Museum of early consumer electronics and 1st achievements
Satellite magazines and publications.
We have a large stock of old "What Satellite" magazines in storage.
They are from the early 1990s
This is an early copy. It was purchased in December 1989 and it is the January 1990 edition
This was the first What Satellite that I ever purchased (from new in 1989.)
What Satellite Magazine May 1989
This is now our earliest copy of What Satellite magazine. (donated)
The 1st ever dedicated Sky System is shown in this copy.
Sky Television had been available in the clear for some time using free to air receivers but
in 1989 the Amstrad SRX satellite system was introduced.
Several features made this an industry first.
It was supplied specifically for the analogue Sky channels that were, at that time, being transmitted
from Astra at 19E. It was a 16 channel receiver that had 16 preset channels tuned to the Sky frequencies
on 19E. This made it unsuitable for other satellites or packages as the tuner was not infinitely variable.
It could not be altered for other frequencies on different satellites.
The dish was designed for reception of Sky TV from the UK.
The price was low and affordable - for the first time most people would be able to afford satellite TV.
The blue cap voltage switching single band LNB is shown on our vintage satellite page. Since it used
13/18 volts to switch from vertical polarity to horizontal polarity (not using a polariser) only one
cable was needed between the LNB and receiver making it easier to install.
If anyone has an earlier issue we would be delighted for a donation.
The Cable and Satellite Show 1986.
1986 show guide brochure.
1986 was really in the very early days of satellite TV. The annual show in the UK was called The Cable and
Satellite show. Many exhibiters from that time have long since disappeared.
"Satellite Television" by Peter Pearson.
We are very grateful to Peter for providing a signed copy of this historic publication.
First published in 1987 it explains the basics of satellite TV to a public who, at the time
only knew about the 4 channels available from an aerial. Very few people in the UK in 1987 had
either satellite TV or cable. Indeed the satellites were low power requiring a fairly large dish
and whilst the channel choice was wide compared to terrestrial TV, it was very limited
compared to the digital choice today. A small extract from the book is shown on the right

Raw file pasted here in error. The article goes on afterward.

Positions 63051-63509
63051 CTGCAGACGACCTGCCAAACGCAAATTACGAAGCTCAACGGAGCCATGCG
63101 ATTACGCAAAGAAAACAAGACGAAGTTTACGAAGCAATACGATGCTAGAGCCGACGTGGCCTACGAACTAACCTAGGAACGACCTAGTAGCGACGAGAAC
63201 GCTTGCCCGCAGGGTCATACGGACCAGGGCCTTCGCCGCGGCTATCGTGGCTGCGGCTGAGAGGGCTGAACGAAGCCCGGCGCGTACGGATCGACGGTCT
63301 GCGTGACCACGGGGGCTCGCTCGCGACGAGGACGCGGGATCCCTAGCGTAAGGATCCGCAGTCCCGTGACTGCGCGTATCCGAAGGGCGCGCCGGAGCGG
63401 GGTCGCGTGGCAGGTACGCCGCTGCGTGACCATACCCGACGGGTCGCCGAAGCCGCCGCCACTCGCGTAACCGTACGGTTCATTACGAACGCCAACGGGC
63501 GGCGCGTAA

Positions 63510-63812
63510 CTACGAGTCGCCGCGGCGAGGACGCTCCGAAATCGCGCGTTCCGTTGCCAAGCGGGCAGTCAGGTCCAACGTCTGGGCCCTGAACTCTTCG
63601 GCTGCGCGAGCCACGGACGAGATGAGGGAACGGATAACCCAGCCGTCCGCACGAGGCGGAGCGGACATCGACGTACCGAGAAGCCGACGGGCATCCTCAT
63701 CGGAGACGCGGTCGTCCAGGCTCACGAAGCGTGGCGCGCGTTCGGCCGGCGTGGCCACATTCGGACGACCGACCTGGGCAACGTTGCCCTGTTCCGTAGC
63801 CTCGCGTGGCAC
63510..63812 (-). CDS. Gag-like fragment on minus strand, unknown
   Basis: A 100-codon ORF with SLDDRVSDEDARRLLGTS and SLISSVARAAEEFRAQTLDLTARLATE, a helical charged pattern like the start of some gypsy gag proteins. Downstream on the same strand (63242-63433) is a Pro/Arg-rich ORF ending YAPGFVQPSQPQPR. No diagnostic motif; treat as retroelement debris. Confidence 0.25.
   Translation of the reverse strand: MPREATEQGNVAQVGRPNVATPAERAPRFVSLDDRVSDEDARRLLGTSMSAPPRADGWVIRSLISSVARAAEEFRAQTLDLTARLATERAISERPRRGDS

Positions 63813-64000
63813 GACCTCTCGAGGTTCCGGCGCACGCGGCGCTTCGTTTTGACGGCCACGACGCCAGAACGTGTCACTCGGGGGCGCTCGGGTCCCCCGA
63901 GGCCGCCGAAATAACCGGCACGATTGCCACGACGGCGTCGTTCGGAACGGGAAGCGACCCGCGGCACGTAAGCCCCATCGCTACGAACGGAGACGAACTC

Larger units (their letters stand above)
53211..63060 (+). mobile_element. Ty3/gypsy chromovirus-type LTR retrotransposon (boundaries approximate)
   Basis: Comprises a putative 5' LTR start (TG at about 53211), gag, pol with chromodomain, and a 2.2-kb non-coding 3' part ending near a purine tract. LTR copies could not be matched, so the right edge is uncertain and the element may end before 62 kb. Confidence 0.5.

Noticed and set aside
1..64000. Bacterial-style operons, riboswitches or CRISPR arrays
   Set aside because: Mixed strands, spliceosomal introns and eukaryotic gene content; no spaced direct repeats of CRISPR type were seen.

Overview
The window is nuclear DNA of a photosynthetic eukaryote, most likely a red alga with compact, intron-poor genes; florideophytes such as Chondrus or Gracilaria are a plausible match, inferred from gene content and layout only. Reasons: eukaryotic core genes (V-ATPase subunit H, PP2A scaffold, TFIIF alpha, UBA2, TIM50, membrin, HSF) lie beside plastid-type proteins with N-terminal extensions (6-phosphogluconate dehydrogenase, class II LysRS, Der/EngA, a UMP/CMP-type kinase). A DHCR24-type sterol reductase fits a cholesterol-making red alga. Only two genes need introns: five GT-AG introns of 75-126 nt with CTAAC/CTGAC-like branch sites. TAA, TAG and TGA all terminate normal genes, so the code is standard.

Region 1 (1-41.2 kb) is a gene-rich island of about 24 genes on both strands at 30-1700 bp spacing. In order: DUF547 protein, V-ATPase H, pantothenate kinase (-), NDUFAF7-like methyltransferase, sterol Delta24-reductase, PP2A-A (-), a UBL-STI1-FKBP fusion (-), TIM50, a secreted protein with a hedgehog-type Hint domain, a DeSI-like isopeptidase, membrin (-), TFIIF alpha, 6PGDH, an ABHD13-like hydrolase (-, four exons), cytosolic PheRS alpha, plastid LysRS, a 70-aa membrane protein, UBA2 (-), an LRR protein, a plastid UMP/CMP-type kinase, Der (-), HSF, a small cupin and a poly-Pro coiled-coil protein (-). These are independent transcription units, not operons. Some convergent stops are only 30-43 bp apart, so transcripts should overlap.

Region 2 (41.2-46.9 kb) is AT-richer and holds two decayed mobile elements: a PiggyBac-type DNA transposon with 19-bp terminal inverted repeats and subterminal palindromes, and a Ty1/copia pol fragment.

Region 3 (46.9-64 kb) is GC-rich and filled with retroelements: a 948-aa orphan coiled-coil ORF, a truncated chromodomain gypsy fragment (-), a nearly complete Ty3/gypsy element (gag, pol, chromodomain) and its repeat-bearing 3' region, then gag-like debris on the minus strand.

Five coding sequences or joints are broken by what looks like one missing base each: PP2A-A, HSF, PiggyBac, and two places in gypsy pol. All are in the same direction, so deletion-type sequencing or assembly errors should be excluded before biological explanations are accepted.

and the main satellites available at the time are detailed. Clearly 13E was just as
important in 1987 just as it is today. Peter also contributed some old satellite receivers
to the museum including the Triax 2000S shown on the Satellite Page
Making a donation.
The Rewind Museum is a non-profit making endeavor. The web site and the touring exhibitions are run on
a voluntary basis. Donations, not money,
just old items you no longer want, are always welcome.
If you have something that you think would be of interest, please contact us with the details.
We can send in a courier to pick them up. (Even an international courier). Thank you.
Link to our main site. Satellite TV.
Sponsored by Vision International.
Note. One of our businesses, Vision International (established 1991) sponsors the
Rewind Museum including financial support for this web site.
Vision International is one of a group of businesses that we have in the field of
Satellite TV. This is a link to our sponsor.
Get an extra 4000 channels? Watch the world? Links to some of the pages are below,
High Definition Receivers.
Catalogue index page of all satellite products.
The Rewind Museum's web site is maintained on a non-profit
making voluntary basis. Our main business website is at
Our main business is satellite TV and we are a specialist satellite company.
We supply satellite goods in the UK and worldwide including fixed and
motorised satellite systems, accessories and installation equipment.
Web site copyright © 2006 Vision International. All rights reserved.
For all questions & comments regarding this site's content, contact Dave
(We only accept questions in English. We do not open attachments.)